Fair Work Act

By Alex Millman, NRA Legal

As the Fair Work Act 2009 (Cth) (FW Act) celebrates its tenth year, there is no better time to reflect on how it, and the surrounding industrial relations environment, has changed over time.

In part one of this series we discussed how the recent rise of the unregistered union has altered the industrial landscape, and what this could mean for your business.

A similarly hot topic of late, considerable confusion currently surrounds casual employment, and what employing staff on a casual basis truly entails. A popular choice for employers who require a degree of flexibility, an understanding of obligations which arise out of a casual employment relationship are critical to ensure compliance with the FW Act.

What is a casual?

Off all the areas of industrial relations law to be disputed under the FW Act, you would think the nature of casual employment would not be one of them. After all, it is generally accepted that a person who is neither full-time nor part-time is casual … right?

Alas, whilst this general rule of thumb seemed to work for most of the half-century of so, the Full Court of the Federal Court last year pointed out that the FW Act did not, at any point, define what was meant by ‘casual employment’, despite variously extending and limiting the rights of casual employees.

The Full Court also pointed out that any instrument made under the FW Act, such as an enterprise agreement or modern award, could not use their own definition of ‘casual’ for the purposes of the FW Act. This decision had significant ramifications, since a number of modern awards define a casual employee as “a person engaged and paid as such”.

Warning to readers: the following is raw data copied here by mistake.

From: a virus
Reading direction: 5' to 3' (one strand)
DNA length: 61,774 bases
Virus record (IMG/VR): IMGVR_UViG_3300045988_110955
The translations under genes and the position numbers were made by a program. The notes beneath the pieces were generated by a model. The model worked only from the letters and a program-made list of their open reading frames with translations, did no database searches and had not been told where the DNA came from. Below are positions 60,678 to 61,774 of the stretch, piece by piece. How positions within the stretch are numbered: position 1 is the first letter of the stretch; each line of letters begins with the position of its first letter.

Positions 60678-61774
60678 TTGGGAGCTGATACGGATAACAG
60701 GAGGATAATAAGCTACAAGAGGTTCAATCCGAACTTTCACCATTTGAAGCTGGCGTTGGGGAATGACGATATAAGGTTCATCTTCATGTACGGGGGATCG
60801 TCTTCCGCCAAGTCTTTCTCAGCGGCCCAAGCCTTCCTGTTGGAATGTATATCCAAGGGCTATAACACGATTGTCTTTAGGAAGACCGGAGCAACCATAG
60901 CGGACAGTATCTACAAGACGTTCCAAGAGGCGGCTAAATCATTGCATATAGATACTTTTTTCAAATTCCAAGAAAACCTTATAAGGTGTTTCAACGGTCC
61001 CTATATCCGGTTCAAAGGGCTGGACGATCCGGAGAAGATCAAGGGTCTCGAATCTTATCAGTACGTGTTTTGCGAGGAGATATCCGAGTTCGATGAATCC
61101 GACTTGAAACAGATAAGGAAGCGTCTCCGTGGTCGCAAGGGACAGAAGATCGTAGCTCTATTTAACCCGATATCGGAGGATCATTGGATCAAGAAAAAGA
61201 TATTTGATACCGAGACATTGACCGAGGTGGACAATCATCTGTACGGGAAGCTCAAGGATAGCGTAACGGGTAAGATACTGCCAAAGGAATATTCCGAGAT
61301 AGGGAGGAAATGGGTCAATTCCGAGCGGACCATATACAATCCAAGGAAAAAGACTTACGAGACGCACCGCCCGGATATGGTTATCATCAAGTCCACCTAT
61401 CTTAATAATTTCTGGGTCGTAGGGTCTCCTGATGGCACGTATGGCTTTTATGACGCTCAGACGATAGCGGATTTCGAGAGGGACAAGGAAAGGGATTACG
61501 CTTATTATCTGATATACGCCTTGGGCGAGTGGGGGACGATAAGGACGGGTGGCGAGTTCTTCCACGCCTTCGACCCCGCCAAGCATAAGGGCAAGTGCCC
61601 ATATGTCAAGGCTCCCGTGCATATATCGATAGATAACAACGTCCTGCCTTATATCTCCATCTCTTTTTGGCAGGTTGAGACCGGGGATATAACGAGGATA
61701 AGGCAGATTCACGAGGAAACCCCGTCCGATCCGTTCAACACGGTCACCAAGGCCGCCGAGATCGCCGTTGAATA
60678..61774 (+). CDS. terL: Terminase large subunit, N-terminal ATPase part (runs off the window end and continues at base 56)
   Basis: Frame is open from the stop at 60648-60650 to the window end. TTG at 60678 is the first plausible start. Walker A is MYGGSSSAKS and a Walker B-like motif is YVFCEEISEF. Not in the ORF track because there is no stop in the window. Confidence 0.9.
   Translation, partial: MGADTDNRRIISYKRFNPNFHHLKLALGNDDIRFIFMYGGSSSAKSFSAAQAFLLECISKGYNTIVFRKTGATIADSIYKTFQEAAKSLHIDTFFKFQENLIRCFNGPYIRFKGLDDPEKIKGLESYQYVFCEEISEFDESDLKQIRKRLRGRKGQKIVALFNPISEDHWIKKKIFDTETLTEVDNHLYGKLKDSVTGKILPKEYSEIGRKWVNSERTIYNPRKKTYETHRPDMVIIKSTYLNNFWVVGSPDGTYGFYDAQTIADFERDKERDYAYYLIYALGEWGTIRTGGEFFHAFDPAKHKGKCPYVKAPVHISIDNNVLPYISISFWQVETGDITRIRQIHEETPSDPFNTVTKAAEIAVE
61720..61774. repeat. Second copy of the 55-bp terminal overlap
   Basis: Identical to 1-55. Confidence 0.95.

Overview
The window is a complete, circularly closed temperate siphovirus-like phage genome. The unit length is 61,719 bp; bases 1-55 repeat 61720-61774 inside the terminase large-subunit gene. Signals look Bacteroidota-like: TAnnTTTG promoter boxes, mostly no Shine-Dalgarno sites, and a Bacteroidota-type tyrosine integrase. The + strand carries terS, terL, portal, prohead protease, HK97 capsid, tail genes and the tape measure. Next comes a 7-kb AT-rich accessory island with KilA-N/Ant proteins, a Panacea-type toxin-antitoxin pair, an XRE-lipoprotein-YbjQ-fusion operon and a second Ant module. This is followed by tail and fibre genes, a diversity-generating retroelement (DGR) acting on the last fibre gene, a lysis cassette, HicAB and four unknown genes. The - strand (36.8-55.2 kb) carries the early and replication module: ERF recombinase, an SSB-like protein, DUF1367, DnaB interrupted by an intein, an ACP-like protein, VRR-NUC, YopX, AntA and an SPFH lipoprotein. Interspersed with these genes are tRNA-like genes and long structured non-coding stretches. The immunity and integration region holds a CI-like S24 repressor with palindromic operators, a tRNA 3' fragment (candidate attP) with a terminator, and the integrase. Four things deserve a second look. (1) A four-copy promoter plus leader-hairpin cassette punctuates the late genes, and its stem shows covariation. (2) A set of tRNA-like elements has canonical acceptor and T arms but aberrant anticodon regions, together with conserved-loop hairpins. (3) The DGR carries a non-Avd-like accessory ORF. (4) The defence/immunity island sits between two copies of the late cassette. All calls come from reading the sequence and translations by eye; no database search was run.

The consequence is that although an employee may be a casual employee for the purposes of the modern award or enterprise agreement under which they are employed, that is irrelevant when determining whether an employee is ‘casual’ for the purposes of the FW Act.

Since previous legislation also never defined casual employment, the question becomes: why has this never been an issue in the past? The answer may surprise you – it has, but the court decided the other way (narrowly) on the facts of that particular case. With the status quo maintained, the issue simply flew under the radar until last year’s decision.

With the question of “what is a casual?” back on the radar of industrial relations advocates and politicians alike, it seems that after decades on non-definition, casual employment will be categorically defined by the end of 2019, one way or another.

Changes to casual employee entitlements

Part of the reason why the question of “what is a casual?” is so important is because the answer will determine the entitlements of the employee under the FW Act.

The question of whether an employee is casual or not generally arises in the context of the employee claiming an entitlement to paid leave, these being some of the few entitlements still not extended to casual employees.

However, changes to the modern awards have seen casual employees accrue greater rights and entitlements than they previously enjoyed despite their non-permanent status. As primary example of this is in the extension of overtime rates to casual employees under the General Retail Industry Award 2010.

Previously, casual employees were not entitled to overtime rates, the thought being that since casual employees can choose to make themselves unavailable for work, any early, late, or long hours that they choose to work are theirs to take or leave.

However, since January 2018 casual employees in the retail industry employed under the modern award have been entitled to overtime rates for working early, late, or long hours.  Further, in November 2018, the Saturday penalty rate payable to casual employees was increased, and the hours within which this penalty applied extended.